Unlike shiny red high-heeled pumps, metaphors don't often get our attention. How come? We take metaphors for granted. And yet metaphors are a literary device at the very heart of our communication.
David Brooks, in his April 11, 2011 NYTimes OpEd piece, Poetry for Everyday Life, takes issue with:
"...a clunky but unremarkable sentence that appeared in the British press before the last national election: “Britain’s recovery from the worst recession in decades is gaining traction, but confused economic data and the high risk of hung Parliament could yet snuff out its momentum.”"
What makes this otherwise unremarkable sentence quite remarkable is something that probably flew over your head like it did mine:
"The sentence is only worth quoting because in 28 words it contains four metaphors. Economies don’t really gain traction, like a tractor. Momentum doesn’t literally get snuffed out, like a cigarette. We just use those metaphors, without even thinking about it, as a way to capture what is going on."
Brooks refers to a wonderful new book by James Geary, "I Is an Other," in which Geary reports on "linguistic research suggesting that people use a metaphor every 10 to 25 words. Metaphors are not rhetorical frills at the edge of how we think, Geary writes. They are at the very heart of it."
TIP: So now that you know you do it, how do you do it more effectively and efficiently in your speaking and writing? Begin by paying attention to the metaphors you say and hear. For example, Brooks lists a few examples in his piece, as follows:
"We devour a book, try to digest raw facts and attempt to regurgitate other people’s ideas, even though they might be half-baked.
When talking about relationships, we often use health metaphors. A friend might be involved in a sick relationship. Another might have a healthy marriage.When talking about argument, we use war metaphors. When talking about time, we often use money metaphors. But when talking about money, we rely on liquid metaphors. We dip into savings, sponge off friends or skim funds off the top."
TIP: At the risk of relying too heartily on Brooks lovely language, I second his advice to take the time to pause and listen. Imagine that! Pause. And. Listen. If only once a month, per Brooks:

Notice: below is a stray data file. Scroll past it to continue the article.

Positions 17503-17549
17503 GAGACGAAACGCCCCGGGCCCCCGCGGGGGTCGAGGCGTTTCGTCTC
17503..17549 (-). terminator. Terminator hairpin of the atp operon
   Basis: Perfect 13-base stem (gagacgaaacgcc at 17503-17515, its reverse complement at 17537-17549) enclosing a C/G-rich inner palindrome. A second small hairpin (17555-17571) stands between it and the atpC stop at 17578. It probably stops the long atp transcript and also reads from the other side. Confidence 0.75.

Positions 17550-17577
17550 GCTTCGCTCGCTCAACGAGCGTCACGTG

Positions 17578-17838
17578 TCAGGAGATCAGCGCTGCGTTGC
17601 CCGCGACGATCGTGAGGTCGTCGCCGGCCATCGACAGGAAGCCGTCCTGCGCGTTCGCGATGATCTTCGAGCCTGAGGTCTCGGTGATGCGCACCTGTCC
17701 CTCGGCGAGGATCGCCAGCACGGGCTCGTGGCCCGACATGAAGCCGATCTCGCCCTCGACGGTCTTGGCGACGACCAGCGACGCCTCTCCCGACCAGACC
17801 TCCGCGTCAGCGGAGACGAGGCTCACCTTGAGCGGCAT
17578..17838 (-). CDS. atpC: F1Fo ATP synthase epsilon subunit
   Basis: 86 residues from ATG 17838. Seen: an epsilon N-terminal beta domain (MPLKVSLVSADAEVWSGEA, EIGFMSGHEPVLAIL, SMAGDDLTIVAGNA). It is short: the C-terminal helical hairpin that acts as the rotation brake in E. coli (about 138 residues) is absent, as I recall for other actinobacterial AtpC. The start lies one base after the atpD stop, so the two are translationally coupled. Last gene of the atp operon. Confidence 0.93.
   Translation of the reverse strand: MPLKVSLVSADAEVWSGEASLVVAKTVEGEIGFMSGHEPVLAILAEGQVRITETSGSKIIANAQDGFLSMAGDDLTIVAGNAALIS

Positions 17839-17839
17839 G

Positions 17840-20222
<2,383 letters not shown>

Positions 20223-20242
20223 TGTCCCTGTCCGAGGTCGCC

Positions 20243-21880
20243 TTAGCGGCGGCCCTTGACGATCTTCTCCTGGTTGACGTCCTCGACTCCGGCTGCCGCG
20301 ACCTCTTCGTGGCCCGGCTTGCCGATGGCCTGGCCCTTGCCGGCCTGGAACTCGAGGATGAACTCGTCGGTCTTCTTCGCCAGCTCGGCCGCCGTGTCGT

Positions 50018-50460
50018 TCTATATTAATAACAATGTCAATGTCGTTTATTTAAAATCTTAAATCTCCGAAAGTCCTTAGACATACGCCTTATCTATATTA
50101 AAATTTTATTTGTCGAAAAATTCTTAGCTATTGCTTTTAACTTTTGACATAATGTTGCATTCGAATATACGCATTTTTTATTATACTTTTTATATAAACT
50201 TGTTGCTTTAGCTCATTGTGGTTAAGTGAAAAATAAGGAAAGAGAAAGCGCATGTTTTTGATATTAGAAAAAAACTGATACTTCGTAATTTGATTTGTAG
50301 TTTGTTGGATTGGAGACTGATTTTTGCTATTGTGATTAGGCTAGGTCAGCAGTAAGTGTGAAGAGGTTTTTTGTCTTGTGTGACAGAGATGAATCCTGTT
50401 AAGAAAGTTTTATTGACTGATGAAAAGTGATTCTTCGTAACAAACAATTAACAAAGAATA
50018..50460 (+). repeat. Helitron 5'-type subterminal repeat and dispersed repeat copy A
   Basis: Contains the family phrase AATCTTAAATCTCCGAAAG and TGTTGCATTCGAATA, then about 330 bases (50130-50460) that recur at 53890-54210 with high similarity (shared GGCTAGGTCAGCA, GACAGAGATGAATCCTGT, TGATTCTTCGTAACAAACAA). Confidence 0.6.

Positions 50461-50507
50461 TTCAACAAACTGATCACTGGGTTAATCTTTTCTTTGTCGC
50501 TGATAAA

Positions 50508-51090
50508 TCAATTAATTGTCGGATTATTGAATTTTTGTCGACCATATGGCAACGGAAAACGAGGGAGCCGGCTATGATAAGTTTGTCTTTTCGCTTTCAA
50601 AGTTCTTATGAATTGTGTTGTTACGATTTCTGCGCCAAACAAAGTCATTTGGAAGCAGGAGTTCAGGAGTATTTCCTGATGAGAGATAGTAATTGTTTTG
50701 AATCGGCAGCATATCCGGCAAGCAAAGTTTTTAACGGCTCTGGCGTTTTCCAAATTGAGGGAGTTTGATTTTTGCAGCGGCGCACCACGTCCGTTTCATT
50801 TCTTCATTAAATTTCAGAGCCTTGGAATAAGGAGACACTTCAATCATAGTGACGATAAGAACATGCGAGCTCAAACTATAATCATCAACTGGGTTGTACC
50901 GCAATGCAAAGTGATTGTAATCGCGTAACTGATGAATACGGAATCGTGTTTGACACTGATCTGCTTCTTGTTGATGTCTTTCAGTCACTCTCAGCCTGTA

"Most of us, when asked to stop and think about it, are by now aware of the pervasiveness of metaphorical thinking. But in the normal rush of events, we often see straight through metaphors, unaware of how they refract perceptions. So it’s probably important to pause once a month or so to pierce the illusion that we see the world directly. It’s good to pause to appreciate how flexible and tenuous our grip on reality actually is."
TIP: For years I have relied on the precursor to Geary's work, George Lakoff and Mark Johnson's classic, "Metaphors We Live By." Lakoff and Johnson explain how metaphors have become so central to understanding how we think and how we express our thoughts in language. Consider adding the updated edition to your library.
TIP: The savvy lawyer who is testing her case story in small group research such as focus groups or mock trials already knows that she is listening to the ways people in the community use metaphors to help someone else comprehend their often imprecise thoughts. It is for this reason I will go on record once again to encourage lawyers to allow an experienced professional to facilitate the small group research leaving the lawyer free to hear what is right and, most importantly, wrong with the trial story. Ironically, it is as if Brooks is actually speaking to lawyers here:
"Most important, being aware of metaphors reminds you of the central role that poetic skills play in our thought. If much of our thinking is shaped and driven by metaphor, then the skilled thinker will be able to recognize patterns, blend patterns, apprehend the relationships and pursue unexpected likenesses."
I love language - almost as much as a brand new pair of shiny red high-heeled pumps. No matter the shoe, they all get laced the same way - metaphorically speaking.